Ukrainian Autocephaly and Responsibility toward the Faithful

by His Eminence Metropolitan Ignatius of Demetrias (Volos, Greece)

The following are excerpts from the intervention of His Eminence Metropolitan Ignatius of Demetrias, Chairman of the Synodal Committee for Inter-Orthodox and Inter-Christian Relations, during the Extraordinary Session of the Holy Synod of the Church of Greece (12th October 2019).

The Synodal Committee for Inter-Orthodox and Inter-Christian Relations, which I am honored to chair, explicitly followed the mandate of the Standing Holy Synod of the Church of Greece. In this light, I would like to summarize the prevailing perspectives during the Committee’s discussions, drawing your attention to the following five points:

  1. The Ukrainian Orthodox people

As His Beatitude pointed out in his opening address, we are concerned with the Orthodox people of an independent state, which Ukraine constitutes today. We are dealing with millions of Orthodox faithful, who have historically suffered from policies of either Poland or Russia. Therefore, our focused discussions on the validity of Ordinations and the stance of Bishops must take into account the existence of millions of believers for whom we are responsible. Continue reading

Would the True “Nature” Please Stand Up?

by Rev. Dr. Vasileios Thermos

This essay is part of a series stemming from the ongoing research project “Contemporary Eastern Orthodox Identity and the Challenges of Pluralism and Sexual Diversity in a Secular Age,” which is a joint venture by scholars from Fordham University’s Orthodox Christian Studies Center and the University of Exeter, funded by the British Council, Friends of the British Council, and the Henry Luce Foundation as part of the British Council’s “Bridging Voices” programme. In August 2019, 55 scholars gathered for an international conference at St Stephen’s House, Oxford. These essays are summaries of presentations given in preparation for the conference and during it. They together reflect the genuine diversity of opinion that was represented at the conference and testify to the need for further reflection and dialogue on these complex and controversial topics.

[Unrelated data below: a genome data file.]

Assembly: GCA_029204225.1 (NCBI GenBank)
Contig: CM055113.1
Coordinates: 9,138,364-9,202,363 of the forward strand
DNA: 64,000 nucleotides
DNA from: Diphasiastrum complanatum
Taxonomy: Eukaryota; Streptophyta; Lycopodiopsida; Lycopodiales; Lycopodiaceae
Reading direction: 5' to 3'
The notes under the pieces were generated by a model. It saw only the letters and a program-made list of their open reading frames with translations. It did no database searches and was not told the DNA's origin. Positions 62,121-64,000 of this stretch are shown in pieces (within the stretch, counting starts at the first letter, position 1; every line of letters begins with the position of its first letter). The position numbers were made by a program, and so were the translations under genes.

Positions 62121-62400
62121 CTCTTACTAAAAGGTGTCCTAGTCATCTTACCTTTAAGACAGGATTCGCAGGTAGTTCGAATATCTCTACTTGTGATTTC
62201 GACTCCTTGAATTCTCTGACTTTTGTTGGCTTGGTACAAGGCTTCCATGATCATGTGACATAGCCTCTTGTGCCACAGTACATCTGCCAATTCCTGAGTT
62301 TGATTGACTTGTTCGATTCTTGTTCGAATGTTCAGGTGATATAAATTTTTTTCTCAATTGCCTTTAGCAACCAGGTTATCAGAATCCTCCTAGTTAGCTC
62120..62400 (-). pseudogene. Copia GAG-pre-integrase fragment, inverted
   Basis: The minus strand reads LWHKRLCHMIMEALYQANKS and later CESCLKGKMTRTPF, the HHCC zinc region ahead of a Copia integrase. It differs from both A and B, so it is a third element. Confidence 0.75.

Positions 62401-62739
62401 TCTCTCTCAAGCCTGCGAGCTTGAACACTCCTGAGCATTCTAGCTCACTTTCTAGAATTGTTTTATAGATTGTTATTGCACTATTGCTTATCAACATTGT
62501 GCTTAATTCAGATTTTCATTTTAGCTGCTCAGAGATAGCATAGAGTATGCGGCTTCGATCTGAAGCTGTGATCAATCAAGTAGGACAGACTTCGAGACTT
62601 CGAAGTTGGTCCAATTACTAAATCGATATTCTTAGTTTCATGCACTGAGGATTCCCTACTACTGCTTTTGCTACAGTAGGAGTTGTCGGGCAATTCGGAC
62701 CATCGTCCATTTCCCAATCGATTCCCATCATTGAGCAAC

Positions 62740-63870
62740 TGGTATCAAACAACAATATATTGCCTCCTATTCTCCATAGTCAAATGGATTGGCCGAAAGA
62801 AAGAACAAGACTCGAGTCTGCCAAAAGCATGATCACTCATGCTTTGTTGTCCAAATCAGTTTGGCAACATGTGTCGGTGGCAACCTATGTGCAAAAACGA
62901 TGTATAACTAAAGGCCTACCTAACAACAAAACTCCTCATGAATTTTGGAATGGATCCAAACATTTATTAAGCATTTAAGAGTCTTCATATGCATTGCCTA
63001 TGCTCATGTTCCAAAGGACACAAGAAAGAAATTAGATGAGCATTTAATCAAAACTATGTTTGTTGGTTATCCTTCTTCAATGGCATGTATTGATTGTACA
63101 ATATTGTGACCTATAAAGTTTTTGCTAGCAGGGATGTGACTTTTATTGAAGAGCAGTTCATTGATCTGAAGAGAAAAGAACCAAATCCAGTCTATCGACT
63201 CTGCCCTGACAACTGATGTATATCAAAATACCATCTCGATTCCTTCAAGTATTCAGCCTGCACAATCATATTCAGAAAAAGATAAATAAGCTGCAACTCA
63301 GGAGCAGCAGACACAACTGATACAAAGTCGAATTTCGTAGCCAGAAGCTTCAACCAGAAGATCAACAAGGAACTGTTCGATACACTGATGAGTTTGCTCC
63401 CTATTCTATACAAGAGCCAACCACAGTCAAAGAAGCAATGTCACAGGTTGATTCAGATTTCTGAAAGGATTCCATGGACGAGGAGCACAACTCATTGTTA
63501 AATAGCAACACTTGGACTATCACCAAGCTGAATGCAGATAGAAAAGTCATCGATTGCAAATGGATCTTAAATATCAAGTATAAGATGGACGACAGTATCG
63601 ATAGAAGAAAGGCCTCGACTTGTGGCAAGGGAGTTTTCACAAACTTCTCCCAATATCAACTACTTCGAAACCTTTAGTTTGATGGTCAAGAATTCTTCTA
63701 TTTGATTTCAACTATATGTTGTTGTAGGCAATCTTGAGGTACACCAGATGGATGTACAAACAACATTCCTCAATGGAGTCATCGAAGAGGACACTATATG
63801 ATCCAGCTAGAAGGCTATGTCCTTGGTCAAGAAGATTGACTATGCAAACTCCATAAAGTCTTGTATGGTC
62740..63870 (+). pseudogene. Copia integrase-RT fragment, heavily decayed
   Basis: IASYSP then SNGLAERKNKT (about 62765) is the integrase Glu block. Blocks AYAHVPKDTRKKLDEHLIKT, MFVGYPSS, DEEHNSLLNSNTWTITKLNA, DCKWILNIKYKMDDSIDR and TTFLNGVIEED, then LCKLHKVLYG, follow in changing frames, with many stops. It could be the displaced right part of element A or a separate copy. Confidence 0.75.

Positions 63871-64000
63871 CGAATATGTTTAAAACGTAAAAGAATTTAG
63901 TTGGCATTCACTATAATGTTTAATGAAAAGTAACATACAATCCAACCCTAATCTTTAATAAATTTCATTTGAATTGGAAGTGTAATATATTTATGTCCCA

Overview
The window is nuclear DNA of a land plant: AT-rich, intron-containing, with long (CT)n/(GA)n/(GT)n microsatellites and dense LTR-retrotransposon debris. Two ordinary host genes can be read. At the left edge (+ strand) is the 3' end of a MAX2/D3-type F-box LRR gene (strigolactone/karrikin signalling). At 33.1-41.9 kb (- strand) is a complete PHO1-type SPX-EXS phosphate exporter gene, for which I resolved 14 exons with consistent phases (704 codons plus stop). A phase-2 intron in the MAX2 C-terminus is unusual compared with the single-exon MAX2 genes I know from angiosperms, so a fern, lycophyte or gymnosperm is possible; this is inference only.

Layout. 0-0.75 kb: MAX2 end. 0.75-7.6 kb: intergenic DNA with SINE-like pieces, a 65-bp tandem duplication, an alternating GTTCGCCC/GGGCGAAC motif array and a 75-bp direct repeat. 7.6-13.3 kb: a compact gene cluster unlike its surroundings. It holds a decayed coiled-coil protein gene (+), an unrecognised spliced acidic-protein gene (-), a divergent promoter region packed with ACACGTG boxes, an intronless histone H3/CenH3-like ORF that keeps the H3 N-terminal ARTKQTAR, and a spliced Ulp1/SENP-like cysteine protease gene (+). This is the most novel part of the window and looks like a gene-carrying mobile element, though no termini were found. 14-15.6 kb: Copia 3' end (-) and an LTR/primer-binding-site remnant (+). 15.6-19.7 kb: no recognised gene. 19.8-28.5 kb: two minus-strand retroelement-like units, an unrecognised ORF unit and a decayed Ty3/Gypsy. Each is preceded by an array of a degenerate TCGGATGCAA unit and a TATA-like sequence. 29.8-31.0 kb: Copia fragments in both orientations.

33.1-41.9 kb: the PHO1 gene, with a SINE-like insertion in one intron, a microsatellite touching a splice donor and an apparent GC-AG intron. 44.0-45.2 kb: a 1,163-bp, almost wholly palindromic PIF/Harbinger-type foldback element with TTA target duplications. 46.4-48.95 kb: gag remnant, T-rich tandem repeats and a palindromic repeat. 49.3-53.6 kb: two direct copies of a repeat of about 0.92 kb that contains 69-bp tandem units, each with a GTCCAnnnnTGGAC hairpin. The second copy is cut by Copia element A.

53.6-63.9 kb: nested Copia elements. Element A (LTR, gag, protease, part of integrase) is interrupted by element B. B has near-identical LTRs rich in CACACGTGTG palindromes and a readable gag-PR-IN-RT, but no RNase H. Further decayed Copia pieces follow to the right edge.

Thomas Aquinas

Does anyone still believe that the biblical “confusion of tongues” (cf. Gen 11:1–9) refers only to the proliferation of human languages? Popular discussions about homosexuality and gender dysphoria today suggest, similarly, that what seemed commonplace about human sexuality to previous generations is not so common anymore.

Contemporary moral objections to phenomena like homosexuality or gender dysphoria often rely on what we might call the “nature argument”: “this is unnatural,” “this is against nature,” and so on. Such an argument is not confined to those outside the Church. Orthodox Christians, too, make it. Indeed, one crucial hindrance to the Orthodox Church’s efforts to shape a more constructive attitude towards homosexuals and trans people is the idea of “nature” held by many of her members.

Should the Orthodox Church, however, cherish the same logic used by those outside the Church, some of whom invoke the nature argument not only to exclude homosexuals and trans people but also to rationalize hostility or even violence towards them? Is Orthodox theology at all compatible with such an idea of “nature”? Continue reading